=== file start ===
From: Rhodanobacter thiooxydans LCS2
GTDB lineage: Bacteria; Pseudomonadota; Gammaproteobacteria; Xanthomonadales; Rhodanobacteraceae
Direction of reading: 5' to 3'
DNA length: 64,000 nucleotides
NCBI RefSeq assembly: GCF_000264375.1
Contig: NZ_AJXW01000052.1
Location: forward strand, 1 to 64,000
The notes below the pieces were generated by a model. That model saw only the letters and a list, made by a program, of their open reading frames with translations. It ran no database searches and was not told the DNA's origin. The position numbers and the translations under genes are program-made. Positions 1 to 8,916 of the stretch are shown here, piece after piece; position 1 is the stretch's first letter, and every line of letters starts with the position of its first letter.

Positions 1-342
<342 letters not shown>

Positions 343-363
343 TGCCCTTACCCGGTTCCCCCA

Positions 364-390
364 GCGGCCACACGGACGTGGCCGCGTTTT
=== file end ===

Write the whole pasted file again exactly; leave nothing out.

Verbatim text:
From: Rhodanobacter thiooxydans LCS2
GTDB lineage: Bacteria; Pseudomonadota; Gammaproteobacteria; Xanthomonadales; Rhodanobacteraceae
Direction of reading: 5' to 3'
DNA length: 64,000 nucleotides
NCBI RefSeq assembly: GCF_000264375.1
Contig: NZ_AJXW01000052.1
Location: forward strand, 1 to 64,000
The notes below the pieces were generated by a model. That model saw only the letters and a list, made by a program, of their open reading frames with translations. It ran no database searches and was not told the DNA's origin. The position numbers and the translations under genes are program-made. Positions 1 to 8,916 of the stretch are shown here, piece after piece; position 1 is the stretch's first letter, and every line of letters starts with the position of its first letter.

Positions 1-342
<342 letters not shown>

Positions 343-363
343 TGCCCTTACCCGGTTCCCCCA

Positions 364-390
364 GCGGCCACACGGACGTGGCCGCGTTTT